Monday, February 28, 2011

Maryland RRCA Club Challenge: Race Report

First, the result: 14th overall, 56:55 (5:42/mile pace).   In 2010, I ran two half marathons with 60:00 10 mile splits and one hot, humid, and hilly 10 mile race in 63:17.  At the 2009 race, I ran a 66:33.  No matter how I look at it, I rocked this race.

The RRCA club challenge is a 10 mile race hosted by the Howard County Striders.  All the local clubs get their members to sign up and compete against each other in a team format.  Though my club, Baltimore Road Runners Club had no shot at winning, I was still out there to prove something.  Some of the fastest local runners show up to this race, and it is a really good indication of how one stacks up in the area.  I also like proving that it isn't just Howard County, Falls Road, and RASAC that have all the fast runners!

Temperatures at the 8am start were probably in the high 30s, low 40s.  There was a light breeze and overcast skies, perfect 10 miler weather.  My strategy was to go out at 5:40 pace and hold on as long as possible.  The course is notoriously hilly, maze-like, and very disorienting.  Every part of the course looks similar, and with so many turns a runner gets completely turned around quite easily.  Without the very helpful course marshals, I'd probably still be out there right now!

The start line was nice and wide, so I knew I could take a spot up front and not worry about getting stuck behind a pack of people.  I didn't need to pick out any competition for this race, I was completely surrounded by it.  There were two runners in particular I was looking to match up with, and they were both there.  I used to shy away from competitive situations like this but not anymore, I crave opportunities to go up against other runners of similar ability.

The starting gun went off and we all bolted off the line.  Most of the 1st mile was downhill and the adrenaline was really flowing.  The pace felt fast but manageable.  I was a bit distraught by the fact that most of the runners I planned on keying off of were all ahead of me.  We hit the first mile:


I was surrounded by other runners, there was perhaps a pack of about 30 of us, though we were slowly starting to string out.  Even though my targets were all ahead of me, I knew the pace was too fast and made the decision to dial it back just a hair.  I knew the course would only get tougher and that some of those runners would come back.  I probably bled about 10 positions at that point but was content with my position.

Mile 2: 5:39

That was more like it.  There were so many hills on this course that I can't even remember where they all were.  However, after mile 2, things started getting more difficult in a hurry.  Over mile 3 I was able to catch the last 3 runners to pass me while I dialed back.  I consistently gained the most ground going up the hills, so I knew right away the hills would work in my favor.  One runner stuck with me, a guy in purple.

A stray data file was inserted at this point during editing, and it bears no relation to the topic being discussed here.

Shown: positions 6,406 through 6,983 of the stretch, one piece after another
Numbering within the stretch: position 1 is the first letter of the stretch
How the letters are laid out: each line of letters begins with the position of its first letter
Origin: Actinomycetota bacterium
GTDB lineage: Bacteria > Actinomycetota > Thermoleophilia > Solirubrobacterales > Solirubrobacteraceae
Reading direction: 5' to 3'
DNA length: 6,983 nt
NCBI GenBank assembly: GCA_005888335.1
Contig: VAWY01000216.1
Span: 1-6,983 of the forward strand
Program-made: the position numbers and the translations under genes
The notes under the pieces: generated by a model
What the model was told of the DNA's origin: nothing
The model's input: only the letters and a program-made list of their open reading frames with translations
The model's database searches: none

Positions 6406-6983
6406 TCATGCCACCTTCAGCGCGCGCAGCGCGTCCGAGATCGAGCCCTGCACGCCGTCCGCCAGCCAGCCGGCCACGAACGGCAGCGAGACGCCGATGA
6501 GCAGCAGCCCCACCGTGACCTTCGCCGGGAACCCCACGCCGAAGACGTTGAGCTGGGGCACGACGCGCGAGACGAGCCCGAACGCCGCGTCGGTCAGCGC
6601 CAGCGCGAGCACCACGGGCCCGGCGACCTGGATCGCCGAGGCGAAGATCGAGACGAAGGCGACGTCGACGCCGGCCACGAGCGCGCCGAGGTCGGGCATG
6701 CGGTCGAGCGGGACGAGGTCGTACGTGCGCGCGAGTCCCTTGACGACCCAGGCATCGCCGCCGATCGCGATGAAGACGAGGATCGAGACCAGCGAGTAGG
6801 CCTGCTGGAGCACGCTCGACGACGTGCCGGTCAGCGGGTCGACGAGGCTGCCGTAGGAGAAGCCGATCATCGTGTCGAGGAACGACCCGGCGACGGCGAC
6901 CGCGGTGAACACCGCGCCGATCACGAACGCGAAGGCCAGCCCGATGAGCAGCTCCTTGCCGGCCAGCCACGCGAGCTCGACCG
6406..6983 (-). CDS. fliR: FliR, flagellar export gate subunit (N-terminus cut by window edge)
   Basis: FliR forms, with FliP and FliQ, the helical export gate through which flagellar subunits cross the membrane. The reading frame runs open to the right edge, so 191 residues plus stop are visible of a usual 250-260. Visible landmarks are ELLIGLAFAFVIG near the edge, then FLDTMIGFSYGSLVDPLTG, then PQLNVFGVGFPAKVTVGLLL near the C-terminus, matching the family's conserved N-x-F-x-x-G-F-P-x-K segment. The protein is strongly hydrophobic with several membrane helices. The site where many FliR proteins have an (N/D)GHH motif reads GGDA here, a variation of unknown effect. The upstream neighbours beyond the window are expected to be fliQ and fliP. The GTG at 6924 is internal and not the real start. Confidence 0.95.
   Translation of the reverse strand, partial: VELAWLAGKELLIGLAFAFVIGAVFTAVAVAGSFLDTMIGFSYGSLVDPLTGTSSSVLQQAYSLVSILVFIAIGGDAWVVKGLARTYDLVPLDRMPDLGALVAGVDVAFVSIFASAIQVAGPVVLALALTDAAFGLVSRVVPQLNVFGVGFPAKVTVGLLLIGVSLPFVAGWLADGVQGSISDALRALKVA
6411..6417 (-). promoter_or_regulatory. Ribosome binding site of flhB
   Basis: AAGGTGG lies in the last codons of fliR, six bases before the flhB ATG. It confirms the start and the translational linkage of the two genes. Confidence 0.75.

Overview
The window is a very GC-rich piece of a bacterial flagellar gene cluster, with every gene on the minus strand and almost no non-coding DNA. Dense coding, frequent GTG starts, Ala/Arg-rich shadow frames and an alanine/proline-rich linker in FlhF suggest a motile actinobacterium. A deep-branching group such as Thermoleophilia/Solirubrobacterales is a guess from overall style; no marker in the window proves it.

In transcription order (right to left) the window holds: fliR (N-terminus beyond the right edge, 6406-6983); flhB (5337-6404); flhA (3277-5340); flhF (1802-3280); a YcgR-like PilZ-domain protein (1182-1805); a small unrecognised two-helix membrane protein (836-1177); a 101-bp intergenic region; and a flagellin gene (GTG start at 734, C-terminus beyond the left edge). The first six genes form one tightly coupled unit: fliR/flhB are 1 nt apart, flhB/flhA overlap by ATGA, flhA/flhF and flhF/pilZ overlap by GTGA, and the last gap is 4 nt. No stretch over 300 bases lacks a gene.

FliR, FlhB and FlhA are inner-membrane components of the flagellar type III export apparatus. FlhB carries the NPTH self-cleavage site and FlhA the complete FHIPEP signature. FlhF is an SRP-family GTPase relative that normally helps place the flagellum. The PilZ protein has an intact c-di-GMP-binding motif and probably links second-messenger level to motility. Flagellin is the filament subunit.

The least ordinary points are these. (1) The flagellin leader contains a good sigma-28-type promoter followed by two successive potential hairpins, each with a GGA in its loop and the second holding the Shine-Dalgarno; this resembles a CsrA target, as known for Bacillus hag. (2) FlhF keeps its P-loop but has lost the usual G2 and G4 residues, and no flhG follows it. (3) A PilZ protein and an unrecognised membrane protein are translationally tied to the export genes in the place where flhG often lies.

Mile 3: 6:00

I knew that I slowed a bit on mile 3, but not this much.  I think the mile ended up being long, especially considering my next split.  Regardless, guy in purple stayed on my shoulder and would not shake off.  He seemed to be struggling to hold on, and the hills were making it worse.  Despite his struggles, I would not count him out and made sure to stay ahead.  We worked hard on mile 4, there was a pack of probably about 6  runners ahead of us.  They were slowly breaking apart, with one runner really fading.  The leader of that pack was also one of my targets, so I wanted badly to catch back up.

Mile 4: 5:09

Though I would love to have dropped a 5:09 in the middle of a 10 miler, I can guarantee you it didn't happen.  The average of those two miles, about 5:35 is more believable.  The fourth mile was definitely faster at any rate.  Guy in purple was still on my tail, though I stopped worrying about shaking him at that point.  We caught and passed a few runners, some fading bad, others trying to hold on.  Clearly, a lot of people got caught up in the fast early pace and were paying for it.  Though 4 miles, I had what I consider a rather consistent pace.

Mile 5: 5:34

The pace still felt manageable, though some voices and demons of doubt were beginning to creep into my head.  I shut them out as best I could.  Mile 6 was the hardest of the race.  I only know this because that's what everyone was saying at the end.  As far as I remember, it all sucked after mile 2.

Mile 6: 6:02

I don't remember exactly where I caught my first target, but it was somewhere around mile 6.  I continued to use the uphills to my advantage to gain lots of ground.  I lost guy in purple who told me after the race that mile 6 did him in.  I stuck with my new found running partner for only a little while before taking the lead.  I could see another runner far off in the distance, but couldn't make out who he was.  As we approached Mile 7, I continued to gain ground.

Mile 7: 5:32

The pace was really starting to hurt now.  I kept telling myself I only needed to hold on for about a 5k, but it did not make it hurt any less.  I finally realized the runner ahead of me was the same guy who had beaten me in 2 5Ks this year.  I've finished 2nd in every 5K I've run, and two of them were because of this runner!  Tempo pace is my strong suit though, and it was time to show that endurance can beat speed at these moderately long races.